The latest online shopping news is in, and let’s just say it’s beginning to look a lot like Christmas.
According to Adobe Analytics’ latest Digital Economy Index Report, eCommerce shoppers purchased $82.5 billion worth of products in May, which is more than they bought online during the entire 2019 holiday shopping season. Meanwhile, a leading logistics analyst recently observed that UPS, Fed Ex, and the USPS are as busy right now as they usually are in December.
No one has to wonder where this massive boom has come from.
But we do need to question how COVID-19 and the peak-like conditions that it’s created will impact eCommerce going forward – and what that might mean for this year’s holiday shipping season.
Plan on higher volumes
Let’s start with the good news (at least for eTailers). All signs suggest that eCommerce will remain strong during this year’s peak shipping season.
For one thing, there will be considerably fewer brick-and-mortar stores for customers to shop at, because 4,000 have already closed during 2020, and researchers predict that as many as 21,000 more may follow by the end of the year.
For another, surveys show that COVID-19 concerns may keep more of this year’s holiday shoppers at home – and safely making purchases from their phones or keyboards instead.
In addition, as we shared in a previous blog, the pandemic has altered the shopping behavior of some consumers who were previously intimidated by the prospect of shopping online – but who have now discovered just how convenient it is.
As a result, expect your company’s usually busy peak shipping season for online orders to be even busier. And make sure you’re mapping out your fulfillment strategy accordingly, ensuring that your fulfillment centers will have adequate space and staffing.
Expect the order-to-delivery cycle to take longer
Ever since the pandemic began, fast and consistent delivery times have gone the way of the wind. Just ask the many Amazon Prime customers who are now waiting several days or more to receive their orders. Better yet, check the headlines from late March and early April, when UPS and Fed Ex both announced that they’d suspended their service guarantees.
The word on the street is that these changes will only be in place until the carriers can get their bearings and adjust to the new normal. However, don’t be surprised if rapid shipping reliability is still AWOL by the time peak shipping season 2020 rolls around. Furthermore, don’t wait until then to modify your parcel shipping strategy – including either rightsizing your customers’ delivery expectations, altering your shipping cut-off dates, adding some regional parcel carriers and alternative delivery methods, or all of the above.
Anticipate more damages and porch pirates
Here’s another less than charming side effect of the COVID-19 eCommerce sales surge: In between February and March, the industry saw a 20% increase in damaged packages, as well as a 131% increase in stolen packages.
Considering this year’s holiday shipping levels promise to be even higher than what was being shipped during March, now’s the time to revisit your package materials to determine if they’re still up to snuff, because as the hectic holidays hit, package handlers are probably going to become less careful with your orders. You also might want to look into offering your customers more secure methods of package delivery, like BOPIS (buy online, pick up in store), by exploring partnerships with the UPS Store or other retail locations.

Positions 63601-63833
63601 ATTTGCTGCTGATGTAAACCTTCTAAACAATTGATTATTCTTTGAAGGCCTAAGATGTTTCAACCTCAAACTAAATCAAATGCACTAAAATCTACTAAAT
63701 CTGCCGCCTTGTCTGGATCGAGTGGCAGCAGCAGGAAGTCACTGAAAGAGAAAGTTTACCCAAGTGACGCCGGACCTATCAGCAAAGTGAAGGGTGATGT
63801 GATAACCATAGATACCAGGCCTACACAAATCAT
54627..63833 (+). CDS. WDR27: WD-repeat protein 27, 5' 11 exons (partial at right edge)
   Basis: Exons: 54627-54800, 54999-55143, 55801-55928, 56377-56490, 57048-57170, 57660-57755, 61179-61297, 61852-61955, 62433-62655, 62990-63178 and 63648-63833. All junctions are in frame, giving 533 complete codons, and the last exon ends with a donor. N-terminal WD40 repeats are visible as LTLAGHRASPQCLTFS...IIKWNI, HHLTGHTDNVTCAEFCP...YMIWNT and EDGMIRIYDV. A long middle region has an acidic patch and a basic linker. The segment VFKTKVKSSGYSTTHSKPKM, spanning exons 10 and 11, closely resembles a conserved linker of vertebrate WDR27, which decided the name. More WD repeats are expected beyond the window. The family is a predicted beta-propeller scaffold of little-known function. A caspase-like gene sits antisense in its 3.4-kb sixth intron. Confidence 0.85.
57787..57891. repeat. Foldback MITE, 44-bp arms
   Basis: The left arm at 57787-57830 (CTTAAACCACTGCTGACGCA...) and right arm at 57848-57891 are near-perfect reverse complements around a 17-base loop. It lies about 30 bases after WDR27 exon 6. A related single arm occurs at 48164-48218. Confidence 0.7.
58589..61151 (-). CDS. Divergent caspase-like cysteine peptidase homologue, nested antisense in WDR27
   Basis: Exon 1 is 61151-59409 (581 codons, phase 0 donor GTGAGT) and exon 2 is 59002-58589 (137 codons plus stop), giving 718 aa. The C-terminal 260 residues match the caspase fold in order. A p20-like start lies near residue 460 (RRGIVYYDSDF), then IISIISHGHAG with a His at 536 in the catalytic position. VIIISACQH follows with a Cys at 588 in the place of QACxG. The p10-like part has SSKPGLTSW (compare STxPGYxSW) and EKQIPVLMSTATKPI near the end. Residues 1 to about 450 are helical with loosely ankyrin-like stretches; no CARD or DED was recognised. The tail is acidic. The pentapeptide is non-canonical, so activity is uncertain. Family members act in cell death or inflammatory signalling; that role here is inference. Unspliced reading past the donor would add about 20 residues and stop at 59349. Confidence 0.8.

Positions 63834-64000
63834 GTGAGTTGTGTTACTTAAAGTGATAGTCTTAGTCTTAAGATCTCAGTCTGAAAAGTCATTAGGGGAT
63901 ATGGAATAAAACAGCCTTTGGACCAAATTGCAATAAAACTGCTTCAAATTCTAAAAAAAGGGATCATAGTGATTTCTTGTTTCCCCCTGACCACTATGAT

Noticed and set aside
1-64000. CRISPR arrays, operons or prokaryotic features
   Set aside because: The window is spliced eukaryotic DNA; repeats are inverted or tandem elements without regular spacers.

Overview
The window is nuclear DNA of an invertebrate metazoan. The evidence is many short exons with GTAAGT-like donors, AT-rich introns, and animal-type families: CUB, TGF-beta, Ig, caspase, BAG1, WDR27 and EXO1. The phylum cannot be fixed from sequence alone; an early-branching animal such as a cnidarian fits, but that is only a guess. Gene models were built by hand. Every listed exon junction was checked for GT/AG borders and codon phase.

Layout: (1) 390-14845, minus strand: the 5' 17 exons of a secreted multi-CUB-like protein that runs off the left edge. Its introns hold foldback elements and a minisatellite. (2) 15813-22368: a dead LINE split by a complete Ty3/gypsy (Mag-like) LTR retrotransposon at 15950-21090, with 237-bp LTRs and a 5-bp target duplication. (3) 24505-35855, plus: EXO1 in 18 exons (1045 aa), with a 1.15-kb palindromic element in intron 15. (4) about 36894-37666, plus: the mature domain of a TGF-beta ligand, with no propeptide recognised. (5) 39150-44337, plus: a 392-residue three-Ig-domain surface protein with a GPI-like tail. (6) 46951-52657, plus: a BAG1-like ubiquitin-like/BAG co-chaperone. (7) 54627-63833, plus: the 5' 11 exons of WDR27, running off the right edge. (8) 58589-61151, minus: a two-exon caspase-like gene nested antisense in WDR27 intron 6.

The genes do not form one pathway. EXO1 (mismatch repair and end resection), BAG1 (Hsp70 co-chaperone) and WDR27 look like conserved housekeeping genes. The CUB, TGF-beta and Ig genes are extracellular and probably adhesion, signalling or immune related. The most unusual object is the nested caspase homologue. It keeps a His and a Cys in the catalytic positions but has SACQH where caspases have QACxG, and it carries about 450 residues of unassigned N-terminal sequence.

Build some extra expense into your prices or shipping budget
Peak shipping season surcharges are a fact of life for companies that ship with UPS and Fed Ex, which is why it really wasn’t a surprise recently to see both carriers introduce a 30-cent-per-package surcharge for many customers.
UPS’s surcharge applies to companies whose weekly shipping levels have increased by 25,000 packages or more since February, while Fed Ex’s applies to companies that ship 40,000 packages per week or whose average volumes are now hitting 120% of what they were in February.
Either way, they have the potential to work a serious number on your company’s bottom line. So be prepared to either offset the extra costs with more streamlined processes (or some of Amware’s other parcel cost-cutting ideas) – or to pass some of those expenses to your customers after carefully weighing the pros and cons.
Consider alternatives to FBA
Finally, a quick word about Amazon. In many ways, it’s done a better job than most of adapting to the new COVID-19 normal – including temporarily modifying its supply chain to deliver more essential items, significantly staffing up at operations around the globe, and adding 150 new process updates to ensure the health of its teams around the world.
However, while many of these measures have been good for its employees and consumers, they’ve been tough on some of its sellers. Keep this in mind if most of the products that you sell aren’t staples, because the record now shows that if Amazon needs additional space or bandwidth to store and ship essentials, it won’t think twice about telling your company that it’s going to have to take a number. And that’s not necessarily a situation you want to find yourself in during the holidays.
Thankfully, it’s not too late to find additional fulfillment partners in preparation for peak season. But don’t delay your search for too long, because even agile 3PLs will require some lead time to get your company onboarded. Amware fulfillment experts are ready to talk when you are.